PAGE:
British actor and comedian Hugh Dennis has urged people to visit 'forgotten' war graves across the UK as part of a Commonwealth War Graves Commission initiative marking the Battle of the Somme Centenary.
CWGC's newly-launched Living Memory Project aims to raise awareness of the memorials to the dead of both world wars at more than 12,000 sites in Britain.
Hugh Dennis, ambassador for the project, said: “I have a very personal connection with the First World War as both my grandfathers fought at the Western Front. My great uncles also fought and one, my great uncle Frank, died and is commemorated by the CWGC in Gallipoli, Turkey.
“I’d urge everyone to get involved in this initiative so we never forget those who died during the Great War and are buried and commemorated so close to us on the home front."
Volunteers who've been researching war graves in North London joined Hugh Dennis and CWGC staff for the project launch at St Pancras & Islington Cemetery on April 11th 2016.
More than 300 First World War dead are commemorated in a dedicated CWGC site, including four Belgians and a Frenchman.
Corporal Constantine Morris, a casualty of the Somme, is among WW1 soldiers remembered by CWGC at St Pancras & Islington Cemetery (Photo: Centenary News)
Lance Corporal Constantine Morris was wounded during the Battle of the Somme in September 1916. The 33-year-old soldier in the Coldstream Guards died from his injuries a month after returning to the UK for treatment. He was awarded the Distinguished Conduct Medal.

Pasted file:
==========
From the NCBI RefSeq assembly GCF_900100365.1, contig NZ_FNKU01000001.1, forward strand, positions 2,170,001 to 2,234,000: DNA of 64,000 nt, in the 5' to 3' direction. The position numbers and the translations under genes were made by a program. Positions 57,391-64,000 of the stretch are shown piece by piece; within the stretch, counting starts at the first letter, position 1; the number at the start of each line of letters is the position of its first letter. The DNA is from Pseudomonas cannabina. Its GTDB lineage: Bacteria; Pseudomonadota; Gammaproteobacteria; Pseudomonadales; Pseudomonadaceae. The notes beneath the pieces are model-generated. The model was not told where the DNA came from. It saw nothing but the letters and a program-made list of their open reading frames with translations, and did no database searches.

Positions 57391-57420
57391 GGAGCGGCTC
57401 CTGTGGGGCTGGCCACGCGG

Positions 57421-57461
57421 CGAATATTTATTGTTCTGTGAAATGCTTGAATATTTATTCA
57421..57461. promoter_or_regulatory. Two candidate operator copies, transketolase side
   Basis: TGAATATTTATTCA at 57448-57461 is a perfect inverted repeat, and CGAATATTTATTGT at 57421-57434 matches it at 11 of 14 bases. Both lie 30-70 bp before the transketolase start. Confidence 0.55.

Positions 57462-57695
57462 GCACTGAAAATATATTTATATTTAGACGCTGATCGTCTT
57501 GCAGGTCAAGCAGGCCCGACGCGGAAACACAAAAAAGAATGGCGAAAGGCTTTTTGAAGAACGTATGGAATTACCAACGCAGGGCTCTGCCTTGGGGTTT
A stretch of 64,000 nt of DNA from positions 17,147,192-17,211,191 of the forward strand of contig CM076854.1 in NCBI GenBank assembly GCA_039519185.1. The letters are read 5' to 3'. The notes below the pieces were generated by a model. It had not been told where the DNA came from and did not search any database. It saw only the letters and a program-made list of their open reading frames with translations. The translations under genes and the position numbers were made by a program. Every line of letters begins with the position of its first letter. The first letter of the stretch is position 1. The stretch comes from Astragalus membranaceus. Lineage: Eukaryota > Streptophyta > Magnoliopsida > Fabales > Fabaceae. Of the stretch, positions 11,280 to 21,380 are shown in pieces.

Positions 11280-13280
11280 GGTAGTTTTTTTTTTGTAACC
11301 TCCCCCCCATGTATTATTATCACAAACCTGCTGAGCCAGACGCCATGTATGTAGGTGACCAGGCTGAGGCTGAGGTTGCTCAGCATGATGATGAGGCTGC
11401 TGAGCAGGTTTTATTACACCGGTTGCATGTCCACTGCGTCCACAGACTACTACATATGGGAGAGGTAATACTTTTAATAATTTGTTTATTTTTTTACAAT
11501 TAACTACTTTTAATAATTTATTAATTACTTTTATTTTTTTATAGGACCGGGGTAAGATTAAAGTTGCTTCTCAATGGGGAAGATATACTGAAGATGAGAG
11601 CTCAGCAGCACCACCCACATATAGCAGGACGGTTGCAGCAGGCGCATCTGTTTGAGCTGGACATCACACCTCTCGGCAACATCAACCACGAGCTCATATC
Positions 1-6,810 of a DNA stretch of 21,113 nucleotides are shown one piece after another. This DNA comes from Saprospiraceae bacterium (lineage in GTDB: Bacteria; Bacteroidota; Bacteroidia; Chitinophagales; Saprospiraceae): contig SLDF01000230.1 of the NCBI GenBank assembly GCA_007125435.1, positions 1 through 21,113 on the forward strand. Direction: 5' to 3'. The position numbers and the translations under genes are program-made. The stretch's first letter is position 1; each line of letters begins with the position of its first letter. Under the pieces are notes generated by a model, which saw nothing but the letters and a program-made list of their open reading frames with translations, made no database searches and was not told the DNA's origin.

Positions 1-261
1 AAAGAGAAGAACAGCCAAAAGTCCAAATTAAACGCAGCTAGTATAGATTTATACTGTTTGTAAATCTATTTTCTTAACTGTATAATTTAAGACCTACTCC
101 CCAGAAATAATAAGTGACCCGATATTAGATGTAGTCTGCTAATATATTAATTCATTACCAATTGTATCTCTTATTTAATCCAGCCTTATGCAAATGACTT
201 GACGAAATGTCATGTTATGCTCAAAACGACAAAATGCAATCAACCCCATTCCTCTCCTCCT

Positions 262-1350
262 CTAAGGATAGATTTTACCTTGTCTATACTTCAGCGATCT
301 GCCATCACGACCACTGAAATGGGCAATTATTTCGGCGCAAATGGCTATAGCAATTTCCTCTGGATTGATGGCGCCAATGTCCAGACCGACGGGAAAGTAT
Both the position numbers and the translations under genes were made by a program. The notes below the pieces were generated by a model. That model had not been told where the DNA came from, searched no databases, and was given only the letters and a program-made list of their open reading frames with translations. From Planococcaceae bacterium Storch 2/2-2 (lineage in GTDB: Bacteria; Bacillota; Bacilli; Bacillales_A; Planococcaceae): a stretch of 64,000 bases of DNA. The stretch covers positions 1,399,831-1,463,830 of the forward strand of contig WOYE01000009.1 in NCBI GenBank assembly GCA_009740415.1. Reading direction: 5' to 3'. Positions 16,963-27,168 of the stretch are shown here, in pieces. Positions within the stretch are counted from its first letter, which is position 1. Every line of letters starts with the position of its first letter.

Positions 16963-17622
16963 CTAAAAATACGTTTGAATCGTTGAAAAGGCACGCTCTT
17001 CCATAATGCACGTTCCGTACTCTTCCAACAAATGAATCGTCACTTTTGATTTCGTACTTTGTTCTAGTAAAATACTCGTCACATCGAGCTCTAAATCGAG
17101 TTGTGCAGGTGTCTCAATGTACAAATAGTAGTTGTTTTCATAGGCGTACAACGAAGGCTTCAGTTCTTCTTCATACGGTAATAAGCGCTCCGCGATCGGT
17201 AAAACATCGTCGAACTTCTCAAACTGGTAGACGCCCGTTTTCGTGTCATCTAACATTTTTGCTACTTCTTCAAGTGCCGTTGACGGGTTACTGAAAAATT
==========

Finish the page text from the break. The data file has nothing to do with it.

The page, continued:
The Commonwealth War Graves Commission is encouraging community groups to hold events throughout the 141 days of commemorations from July-November 2016, marking the duration of the Battle of the Somme.
"It's not just about London, but all over the United Kingdom, that we want people to take part in this very important event," CWGC community engagement manager, Glenn Hearnden, said.
Funding and creative resources are available to help communities discover local war graves and hold commemorative events. Stories will be shared on social media.
CWGC Director of External Relations, Colin Kerr, said: "The overseas work of the Commonwealth War Graves Commission’s is well known, but here in the UK, there is little awareness of the graves and memorials to be found in a more than 12,000 locations that commemorate more than 300,000 Commonwealth war dead of the two world wars.
“We believe this is wrong, and through the Living Memory Project aim to reconnect the British public to their commemorative heritage on their doorstep."
The graves of two Belgians - a soldier and a military worker -with that of a French sailor in the background (Photo:Centenary News)
More than half of the dead commemorated in the UK were casualties of the Great War. Many died in military hospitals while being treated for their wounds, or they fell victim to the flu pandemic which claimed millions of lives globally as the conflict drew to a close.
CWGCs Living Memory Project, part-funded by the UK Government, is working in partnership with community engagement specialists, Big Ideas Company. Community groups interested in taking part can register now by emailing firstname.lastname@example.org or visiting Living Memory on the CWGC website. There's also a video of Hugh Dennis talking about the project.
Source: Commonwealth War Graves Commission
Images: Centenary News
Posted by: Peter Alhadeff, Centenary News